K-3 students to start fall in classroom

By Kelly Kenoyer
Lebanon Local

Lebanon Community Schools intends to bring students in kindergarten through third grade back to school in person on half-day schedules four days a week, according to a report presented at the School Board’s monthly meeting on Aug. 13.
Students in grades 4-12 may eventually be able to attend in person, according to the plan, but only if the county and the state meet stringent metrics for COVID-19 cases. All metrics need to be met for three weeks in a row for students to attend in person: statewide metrics being a 5 percent or lower test positivity rate, with county test rates at the same level, and fewer than 10 cases per 100,000 people in a seven day period.
Linn County currently only meets the metrics for students in grades K-3, as case rates in the county are too high, and statewide test positivity rates are above 5 percent.
The school board spent over an hour discussing the operational plans and asking questions. Members Tammy Schilling, Tom Oliver, Mike Martin, Richard Borden, and Todd Gestrin were all in attendance.
Supt. Bo Yates briefed the board on the basic operation within the school buildings, including protocols for temperature checks, disinfecting, handwashing, social distancing, quarantine rooms, and a lot more.
“It’s like bungee jumping; the height of anxiety is right before you jump,” he said. “We’re going to stand on metrics based on science and support our staff as best as we can.”
He noted that the exception for the youngest kids is because they are less likely to get the virus, get very sick from it, or pass it on to others, according to the Oregon Department of Education. Those students also “need more hands-on instruction and they need more time with the teacher,” he added.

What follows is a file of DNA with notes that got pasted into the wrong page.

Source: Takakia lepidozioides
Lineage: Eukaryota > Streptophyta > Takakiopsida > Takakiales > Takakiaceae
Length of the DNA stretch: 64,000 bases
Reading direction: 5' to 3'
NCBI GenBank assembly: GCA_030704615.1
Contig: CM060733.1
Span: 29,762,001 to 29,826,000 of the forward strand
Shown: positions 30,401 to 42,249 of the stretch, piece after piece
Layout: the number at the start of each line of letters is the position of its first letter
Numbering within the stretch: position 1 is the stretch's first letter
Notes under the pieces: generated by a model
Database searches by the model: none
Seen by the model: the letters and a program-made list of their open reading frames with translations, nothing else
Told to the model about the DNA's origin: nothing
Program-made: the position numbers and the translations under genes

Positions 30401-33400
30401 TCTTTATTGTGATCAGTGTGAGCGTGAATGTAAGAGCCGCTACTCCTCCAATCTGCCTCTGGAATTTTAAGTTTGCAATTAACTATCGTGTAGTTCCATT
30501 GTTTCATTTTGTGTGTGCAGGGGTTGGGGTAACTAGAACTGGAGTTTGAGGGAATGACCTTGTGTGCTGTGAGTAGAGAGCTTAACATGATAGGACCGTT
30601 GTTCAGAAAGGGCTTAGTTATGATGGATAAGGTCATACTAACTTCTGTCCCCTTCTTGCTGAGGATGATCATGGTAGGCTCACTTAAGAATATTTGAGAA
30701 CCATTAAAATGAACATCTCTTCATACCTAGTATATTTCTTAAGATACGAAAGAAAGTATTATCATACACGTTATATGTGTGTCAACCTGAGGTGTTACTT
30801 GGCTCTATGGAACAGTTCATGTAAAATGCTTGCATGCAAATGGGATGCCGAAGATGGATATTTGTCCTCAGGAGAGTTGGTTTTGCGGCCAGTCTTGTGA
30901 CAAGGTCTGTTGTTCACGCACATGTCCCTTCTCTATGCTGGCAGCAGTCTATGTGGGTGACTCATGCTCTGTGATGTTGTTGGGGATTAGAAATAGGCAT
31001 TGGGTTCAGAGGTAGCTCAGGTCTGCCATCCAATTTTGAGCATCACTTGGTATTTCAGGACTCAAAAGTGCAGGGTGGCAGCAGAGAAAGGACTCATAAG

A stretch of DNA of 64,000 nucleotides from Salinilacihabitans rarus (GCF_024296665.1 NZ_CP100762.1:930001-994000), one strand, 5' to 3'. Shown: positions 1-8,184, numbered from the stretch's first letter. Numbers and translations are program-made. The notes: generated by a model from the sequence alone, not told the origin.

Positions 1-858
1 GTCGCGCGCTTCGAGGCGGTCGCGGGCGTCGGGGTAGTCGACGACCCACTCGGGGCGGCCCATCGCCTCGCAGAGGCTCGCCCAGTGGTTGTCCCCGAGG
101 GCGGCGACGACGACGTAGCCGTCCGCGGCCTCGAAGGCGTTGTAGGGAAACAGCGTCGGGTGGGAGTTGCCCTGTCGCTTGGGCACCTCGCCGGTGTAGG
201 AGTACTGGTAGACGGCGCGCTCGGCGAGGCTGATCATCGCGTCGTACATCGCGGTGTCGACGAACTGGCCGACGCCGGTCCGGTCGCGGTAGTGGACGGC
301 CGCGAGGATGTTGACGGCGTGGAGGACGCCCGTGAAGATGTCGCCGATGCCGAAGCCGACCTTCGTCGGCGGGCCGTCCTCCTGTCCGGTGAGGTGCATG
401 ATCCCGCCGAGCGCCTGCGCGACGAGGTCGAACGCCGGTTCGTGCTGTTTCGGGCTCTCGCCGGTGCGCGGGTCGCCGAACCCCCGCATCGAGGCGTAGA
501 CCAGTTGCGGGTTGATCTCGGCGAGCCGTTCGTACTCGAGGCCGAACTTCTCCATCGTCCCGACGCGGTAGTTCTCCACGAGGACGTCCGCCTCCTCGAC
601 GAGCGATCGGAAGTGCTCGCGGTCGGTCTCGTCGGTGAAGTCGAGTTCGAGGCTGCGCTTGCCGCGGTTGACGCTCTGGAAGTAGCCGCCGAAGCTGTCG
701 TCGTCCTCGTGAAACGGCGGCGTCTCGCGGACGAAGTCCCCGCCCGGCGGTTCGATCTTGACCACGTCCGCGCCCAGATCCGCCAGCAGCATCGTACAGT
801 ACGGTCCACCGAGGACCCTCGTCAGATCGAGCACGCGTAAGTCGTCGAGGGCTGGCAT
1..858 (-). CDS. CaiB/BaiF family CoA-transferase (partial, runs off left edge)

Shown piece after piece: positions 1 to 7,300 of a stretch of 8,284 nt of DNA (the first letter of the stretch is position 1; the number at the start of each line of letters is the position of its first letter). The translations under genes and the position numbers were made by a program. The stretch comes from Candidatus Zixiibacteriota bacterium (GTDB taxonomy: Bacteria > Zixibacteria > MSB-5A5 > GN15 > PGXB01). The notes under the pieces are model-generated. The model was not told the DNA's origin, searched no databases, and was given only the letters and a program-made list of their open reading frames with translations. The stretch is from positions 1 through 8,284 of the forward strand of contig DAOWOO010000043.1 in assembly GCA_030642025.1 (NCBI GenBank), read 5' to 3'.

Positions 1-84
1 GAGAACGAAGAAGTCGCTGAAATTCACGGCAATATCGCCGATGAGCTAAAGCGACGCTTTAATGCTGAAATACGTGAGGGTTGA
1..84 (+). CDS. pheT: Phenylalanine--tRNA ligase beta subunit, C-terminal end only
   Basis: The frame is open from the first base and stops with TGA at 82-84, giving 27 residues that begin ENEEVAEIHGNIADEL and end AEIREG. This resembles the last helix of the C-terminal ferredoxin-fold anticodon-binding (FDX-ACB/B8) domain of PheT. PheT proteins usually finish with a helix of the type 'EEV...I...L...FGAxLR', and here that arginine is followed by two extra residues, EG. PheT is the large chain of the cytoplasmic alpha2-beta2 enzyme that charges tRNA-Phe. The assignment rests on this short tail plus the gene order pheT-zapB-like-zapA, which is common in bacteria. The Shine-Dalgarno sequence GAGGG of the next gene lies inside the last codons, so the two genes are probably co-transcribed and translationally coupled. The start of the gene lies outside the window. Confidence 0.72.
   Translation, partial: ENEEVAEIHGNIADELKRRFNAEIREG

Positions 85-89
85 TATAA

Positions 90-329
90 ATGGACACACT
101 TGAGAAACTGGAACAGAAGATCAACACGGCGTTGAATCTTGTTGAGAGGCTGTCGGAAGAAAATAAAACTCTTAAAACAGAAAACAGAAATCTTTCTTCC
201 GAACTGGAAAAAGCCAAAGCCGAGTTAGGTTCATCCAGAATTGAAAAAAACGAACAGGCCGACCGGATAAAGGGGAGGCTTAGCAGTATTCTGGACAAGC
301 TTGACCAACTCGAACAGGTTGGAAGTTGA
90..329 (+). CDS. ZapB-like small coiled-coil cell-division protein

Yates pointed out the county’s apparent upward trajectory for COVID-19 cases, and said it was likely that in-person schooling will “start and stop,” but added “we’re going to get good at this.”
Students in third grade and younger will go to school in two separate groups, during an 8 a.m. to 11 a.m. timeframe and a noon to 3 p.m. timeframe, while older students will be distance learning. The younger students will also only attend on Monday, Tuesday, Thursday and Friday.
Yates added that athletic activities have been shuffled around as well, with four seasons each lasting two months (see page 14). Fall sports have been delayed till March and April.
“You only have two weeks of practice before your first contest,” he said. “I think it’s a great idea.
School Improvement and Federal Programs Director Tami Volz then spent some time explaining the new online Canvas learning platform to the board, and how it’s being integrated into the school system. Volz said a number of staff members “have been frantically trying to learn Canvas for themselves and to guide their peers when they need to launch it with the whole staff on Aug. 24.”
Thirteen staff members have become “Canvas experts” with additional training, she said. “There’s a lot of moving parts but the teachers are hanging in there.”
Assistant Superintendent Jennifer Meckley said the district is working on modules that will help staff and parents learn how to use the learning assistance platform during the soft start week. “Parents can come in and learn one-on-one how to work on Canvas or use the Chromebook,” she said. “We’re building that airplane as we fly it.”
Board members then began asking a lot of questions about Canvas, especially about how it will work for parents, young kids, and access to personal contact with teachers.
“There’s a lot of angst in the community about not having answers and not knowing what’s going on,” Martin said, asking the administration to send out information sooner rather than later to assuage some of those fears.
Oliver agreed: “It would be helpful to see some examples of content as well,” he said.
He added that being able to actually see what his kids are learning in real time is “kind of exciting.”
Gestrin asked whether seniors are going to be able to graduate on time if their parents aren’t able or willing to help them with the online learning process.